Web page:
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rehabbing brass clamps

Started by Carlo, September 02, 2022, 03:17:52 PM

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hi, all -

I have a bunch of 4" brass clamps from Micromark which I use all the time. many of them have "frozen" due to a buildup of glues and oxidation, admittedly from a lack of regular maintenance and cleaning. I'm looking for a way to really clean them down to the bare brass. Is there a low toxicity chemical soak that would do this cleaning? Other ideas?

Also, does anyone know of similar-but-larger brass clamps I could buy; 6" or 8"?

Thanks, Carlo

Lawton Maner

Start with warm water and work your way up the ladder of solvents.  Depending on the types of adhesives you have used water based ones such as titebond will take about a day to come loose.  Scrub with a stiff used tooth brush and repeat.  Super glues will come off when soaked in acetone or MEK.  Wear chemical gloves and use plenty of ventilation.  As for getting to clean, bare brass use Brasso and lots of elbow grease.  In the future clean them after using and polish annually.

WP Rayner


As Lawton suggested, first remove all remnants of adhesive. Then try a chemical process as outlined in this thread about a brass cleaning solution. I use an ultrasonic cleaner, but that isn't necessary, just soaking the brass parts will work as well, just takes a little longer.

Stay low, keep quiet, keep it simple, don't expect too much, enjoy what you have.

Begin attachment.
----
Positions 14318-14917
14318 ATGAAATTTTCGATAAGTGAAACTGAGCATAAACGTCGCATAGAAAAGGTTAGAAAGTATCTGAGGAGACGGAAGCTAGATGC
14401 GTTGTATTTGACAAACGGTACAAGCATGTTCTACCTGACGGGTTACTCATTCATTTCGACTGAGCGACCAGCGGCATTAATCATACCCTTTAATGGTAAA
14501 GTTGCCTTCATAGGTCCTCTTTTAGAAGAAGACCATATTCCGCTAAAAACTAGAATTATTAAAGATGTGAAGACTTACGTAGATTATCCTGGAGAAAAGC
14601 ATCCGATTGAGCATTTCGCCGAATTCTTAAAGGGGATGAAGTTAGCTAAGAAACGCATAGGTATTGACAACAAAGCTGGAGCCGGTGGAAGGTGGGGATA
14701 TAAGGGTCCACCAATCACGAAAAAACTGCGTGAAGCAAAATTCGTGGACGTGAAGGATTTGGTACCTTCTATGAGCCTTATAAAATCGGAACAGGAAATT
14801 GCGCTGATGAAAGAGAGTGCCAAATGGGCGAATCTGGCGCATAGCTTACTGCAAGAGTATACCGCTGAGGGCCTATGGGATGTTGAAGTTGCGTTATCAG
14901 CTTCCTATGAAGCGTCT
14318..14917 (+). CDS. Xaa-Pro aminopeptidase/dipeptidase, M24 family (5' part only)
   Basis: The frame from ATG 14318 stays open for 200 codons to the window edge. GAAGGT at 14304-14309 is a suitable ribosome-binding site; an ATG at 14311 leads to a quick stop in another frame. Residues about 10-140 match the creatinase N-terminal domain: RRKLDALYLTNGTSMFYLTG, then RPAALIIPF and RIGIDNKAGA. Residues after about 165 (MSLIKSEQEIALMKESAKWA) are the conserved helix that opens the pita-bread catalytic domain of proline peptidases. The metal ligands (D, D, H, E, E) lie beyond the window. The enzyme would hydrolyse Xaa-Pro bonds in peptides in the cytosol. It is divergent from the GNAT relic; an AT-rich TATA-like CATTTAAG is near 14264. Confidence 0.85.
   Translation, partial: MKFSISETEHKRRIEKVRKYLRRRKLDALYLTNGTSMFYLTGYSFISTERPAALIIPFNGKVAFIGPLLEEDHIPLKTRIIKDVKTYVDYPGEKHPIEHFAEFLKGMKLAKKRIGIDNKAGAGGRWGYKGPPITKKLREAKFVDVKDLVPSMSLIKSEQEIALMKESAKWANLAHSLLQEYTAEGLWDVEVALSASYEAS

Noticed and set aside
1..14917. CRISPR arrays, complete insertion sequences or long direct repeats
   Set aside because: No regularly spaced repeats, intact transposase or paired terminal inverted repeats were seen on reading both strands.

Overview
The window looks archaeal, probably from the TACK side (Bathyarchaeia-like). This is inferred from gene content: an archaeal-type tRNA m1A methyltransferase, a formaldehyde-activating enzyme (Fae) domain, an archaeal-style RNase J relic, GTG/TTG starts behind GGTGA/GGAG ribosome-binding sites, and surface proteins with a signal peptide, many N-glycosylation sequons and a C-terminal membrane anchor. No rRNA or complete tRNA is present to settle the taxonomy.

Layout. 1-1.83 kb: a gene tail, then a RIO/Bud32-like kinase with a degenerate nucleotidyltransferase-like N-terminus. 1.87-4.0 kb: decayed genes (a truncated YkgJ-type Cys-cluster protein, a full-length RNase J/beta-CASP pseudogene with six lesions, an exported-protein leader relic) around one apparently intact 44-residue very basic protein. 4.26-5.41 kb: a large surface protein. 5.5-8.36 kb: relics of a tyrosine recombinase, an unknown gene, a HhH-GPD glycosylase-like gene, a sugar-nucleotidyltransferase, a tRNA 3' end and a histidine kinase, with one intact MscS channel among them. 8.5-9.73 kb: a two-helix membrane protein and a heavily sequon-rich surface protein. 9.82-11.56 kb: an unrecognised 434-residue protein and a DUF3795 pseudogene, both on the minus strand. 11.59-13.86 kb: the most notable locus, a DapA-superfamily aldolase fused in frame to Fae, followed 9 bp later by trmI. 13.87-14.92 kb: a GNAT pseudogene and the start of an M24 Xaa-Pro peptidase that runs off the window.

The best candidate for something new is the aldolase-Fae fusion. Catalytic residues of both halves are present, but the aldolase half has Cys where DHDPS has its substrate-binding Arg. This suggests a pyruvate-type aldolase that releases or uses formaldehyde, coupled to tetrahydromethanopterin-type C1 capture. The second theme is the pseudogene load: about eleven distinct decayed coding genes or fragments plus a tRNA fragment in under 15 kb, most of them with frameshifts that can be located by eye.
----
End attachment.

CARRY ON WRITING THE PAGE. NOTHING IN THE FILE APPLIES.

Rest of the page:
This will, again, smell a bit...'interdisciplinary' (yes, chaotic) but it works for me.

Since old times painters (all of them house painters and artists) have been using what here in the Netherlands is called Green Soap:


'Groen Zeep' means simply 'Green Soap' and i am sure there is the same stuff everywhere, possibly with a different name.

It is an ancient receipt that, apart of being very safe for nature and body manage to make your several years in thick paint forgotten brushes of any size as good as new. No blah-blah, it simply works.

It is great for acrylics but also every type of other paint and is said nothing removes fats better and faster.

One day i decided to try it at cleaning my tools, which, with such a chaotic owner couldn't stay clean for more than the first day.
The result was the same: after one or two days every rest of whatever was easy to remove by just a few second under the stream of water from the faucet.

Of course, one must take care of not letting a set of quality pliers submerged in the soap bath for two months if is not mean to get it rusty.

I have been using it since the mid '80 and it simply never failed.
I also use it for washing my hands and doing the dishes.